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Dayanath Thakur Vs. Emperor - Court Judgment

LegalCrystal Citation
SubjectCriminal
CourtKolkata
Decided On
Judge
Reported in(1910)ILR37Cal72
AppellantDayanath Thakur
RespondentEmperor
Cases ReferredNabu Sardar v. Emperor
Excerpt:
magistrate, powers of - district magistrate, power of, to cancel bond for keeping the peace or for good behaviour--order directing prosecution for using forged rent-receipts in a proceeding before a subordinate magistrate, for keeping the, peace, and for abetment thereof--judicial proceeding--criminal procedure code (act v of 1898) sections 1(m), 125, 476. - .....the petitioner, dayanath thakur. in the course of these proceedings the petitioner filed certain rent-receipts. the magistrate trying the case passed, orders binding down mohari lal under section 107 of the criminal procedure code. thereupon, mohari lal applied to the district magistrate to have the order set aside, the learned district magistrate treats the matter as one coming under section 125 of the criminal procedure code, and calls it a 'criminal motion.' after going into the merits of the application he came to the conclusion, apparently without hearing dayanath thakur, that the rent-receipts which he had filed were forged, and he concluded these proceedings with the remark that 'the appeal was allowed,' and directed notice to be issued to dayanath thakur to show cause why he.....
Judgment:

Caspersz and Ryves, JJ.

1. This is a Rule calling upon the District Magistrate to show cause why the prosecution of the petitioners should not be cancelled for the reasons stated in the petition.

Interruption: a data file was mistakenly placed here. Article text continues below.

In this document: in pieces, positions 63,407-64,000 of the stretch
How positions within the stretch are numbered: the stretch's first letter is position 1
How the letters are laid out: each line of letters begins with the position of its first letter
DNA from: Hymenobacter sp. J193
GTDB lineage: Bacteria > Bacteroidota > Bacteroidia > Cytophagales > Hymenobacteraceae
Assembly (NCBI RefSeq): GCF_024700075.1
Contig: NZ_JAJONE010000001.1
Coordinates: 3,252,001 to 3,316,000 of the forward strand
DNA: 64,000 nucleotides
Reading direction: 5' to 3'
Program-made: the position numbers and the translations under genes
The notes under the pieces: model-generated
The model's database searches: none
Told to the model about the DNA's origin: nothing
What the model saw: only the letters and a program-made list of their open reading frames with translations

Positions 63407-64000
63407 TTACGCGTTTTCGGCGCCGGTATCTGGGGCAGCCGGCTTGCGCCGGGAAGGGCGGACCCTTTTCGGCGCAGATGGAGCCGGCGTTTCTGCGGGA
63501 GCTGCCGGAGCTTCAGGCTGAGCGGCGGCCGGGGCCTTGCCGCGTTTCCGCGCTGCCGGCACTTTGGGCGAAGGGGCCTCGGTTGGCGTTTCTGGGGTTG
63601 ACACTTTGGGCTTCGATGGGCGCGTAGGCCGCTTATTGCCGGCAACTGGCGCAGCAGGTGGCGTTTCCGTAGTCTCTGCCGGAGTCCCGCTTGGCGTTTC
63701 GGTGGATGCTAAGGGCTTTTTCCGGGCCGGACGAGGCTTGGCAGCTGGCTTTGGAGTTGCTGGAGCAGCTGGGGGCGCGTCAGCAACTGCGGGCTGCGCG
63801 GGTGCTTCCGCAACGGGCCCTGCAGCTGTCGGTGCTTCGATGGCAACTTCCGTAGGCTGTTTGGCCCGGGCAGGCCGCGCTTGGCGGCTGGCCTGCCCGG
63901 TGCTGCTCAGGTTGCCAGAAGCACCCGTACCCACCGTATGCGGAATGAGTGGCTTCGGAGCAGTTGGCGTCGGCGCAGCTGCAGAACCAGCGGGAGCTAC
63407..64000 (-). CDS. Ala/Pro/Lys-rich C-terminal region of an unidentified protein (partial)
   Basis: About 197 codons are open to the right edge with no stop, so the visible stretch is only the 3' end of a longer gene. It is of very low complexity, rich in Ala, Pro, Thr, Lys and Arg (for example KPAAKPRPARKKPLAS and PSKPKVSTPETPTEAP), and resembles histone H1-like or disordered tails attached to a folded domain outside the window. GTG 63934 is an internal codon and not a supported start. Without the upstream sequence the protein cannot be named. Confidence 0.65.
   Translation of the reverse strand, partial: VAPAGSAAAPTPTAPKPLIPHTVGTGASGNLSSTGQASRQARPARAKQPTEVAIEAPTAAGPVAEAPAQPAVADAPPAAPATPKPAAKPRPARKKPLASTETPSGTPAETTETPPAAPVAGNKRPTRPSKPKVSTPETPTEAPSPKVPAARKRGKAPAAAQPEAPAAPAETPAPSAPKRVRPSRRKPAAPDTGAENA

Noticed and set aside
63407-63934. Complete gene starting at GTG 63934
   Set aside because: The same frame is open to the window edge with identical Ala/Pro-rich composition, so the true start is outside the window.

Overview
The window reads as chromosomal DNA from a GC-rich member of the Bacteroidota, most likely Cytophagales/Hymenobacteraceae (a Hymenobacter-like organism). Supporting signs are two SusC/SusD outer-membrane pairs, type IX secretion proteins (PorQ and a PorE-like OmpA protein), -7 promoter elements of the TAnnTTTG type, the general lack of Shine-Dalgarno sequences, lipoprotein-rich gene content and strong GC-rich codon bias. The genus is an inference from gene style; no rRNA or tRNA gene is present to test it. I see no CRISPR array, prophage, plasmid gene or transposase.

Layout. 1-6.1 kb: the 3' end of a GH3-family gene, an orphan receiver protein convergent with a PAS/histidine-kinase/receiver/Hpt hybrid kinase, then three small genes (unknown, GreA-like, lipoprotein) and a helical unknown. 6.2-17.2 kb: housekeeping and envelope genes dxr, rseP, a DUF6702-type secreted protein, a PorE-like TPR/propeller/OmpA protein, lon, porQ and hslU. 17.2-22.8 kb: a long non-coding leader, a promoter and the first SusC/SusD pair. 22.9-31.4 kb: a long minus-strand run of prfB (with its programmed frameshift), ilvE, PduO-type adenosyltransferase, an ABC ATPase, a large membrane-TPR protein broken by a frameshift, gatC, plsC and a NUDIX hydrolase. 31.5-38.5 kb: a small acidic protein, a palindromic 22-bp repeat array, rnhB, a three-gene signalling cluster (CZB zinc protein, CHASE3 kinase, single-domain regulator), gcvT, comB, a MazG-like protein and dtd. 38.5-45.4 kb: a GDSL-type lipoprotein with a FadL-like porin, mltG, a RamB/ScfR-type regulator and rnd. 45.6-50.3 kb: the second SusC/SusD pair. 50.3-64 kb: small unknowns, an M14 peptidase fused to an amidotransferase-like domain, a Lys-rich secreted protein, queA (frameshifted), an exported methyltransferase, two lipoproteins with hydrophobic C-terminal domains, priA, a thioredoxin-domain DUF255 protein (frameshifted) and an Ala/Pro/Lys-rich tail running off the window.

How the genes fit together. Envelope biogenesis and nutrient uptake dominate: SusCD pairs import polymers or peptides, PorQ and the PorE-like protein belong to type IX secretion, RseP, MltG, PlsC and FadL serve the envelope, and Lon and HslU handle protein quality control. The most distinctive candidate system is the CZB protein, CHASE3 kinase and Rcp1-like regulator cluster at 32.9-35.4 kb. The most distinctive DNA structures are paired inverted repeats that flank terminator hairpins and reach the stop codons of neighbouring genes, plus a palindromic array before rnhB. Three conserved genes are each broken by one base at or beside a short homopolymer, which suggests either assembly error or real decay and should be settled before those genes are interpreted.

2. It appears that proceedings were instituted under Section 107 of the Code of Criminal Procedure against one Mohari Lal Marwari at the instance of the petitioner, Dayanath Thakur. In the course of these proceedings the petitioner filed certain rent-receipts. The Magistrate trying the case passed, orders binding down Mohari Lal under Section 107 of the Criminal Procedure Code. Thereupon, Mohari Lal applied to the District Magistrate to have the order set aside, The learned District Magistrate treats the matter as one coming under Section 125 of the Criminal Procedure Code, and calls it a 'Criminal Motion.' After going into the merits of the application he came to the conclusion, apparently without hearing Dayanath Thakur, that the rent-receipts which he had filed were forged, and he concluded these proceedings with the remark that 'the appeal was allowed,' and directed notice to be issued to Dayanath Thakur to show cause why he should not be prosecuted under Section 471 of the Indian Penal Code. It appears to us, as has been laid down in the case of Nabu Sardar v. Emperor (1906) I.L.R. 34 Calc. 1. decided by a Fall Bench, that under Section 125, Criminal Procedure Code, the Magistrate has full power to cancel the bond for reasons which appear to him to be sufficient; but that section does not give him a right to hear an appeal. It is difficult to see, in this case, how it can be held that these rent receipts came before the Magistrate in a 'judicial proceeding.' On this ground alone, we make this Rule absolute and direct that the proceedings be set aside.


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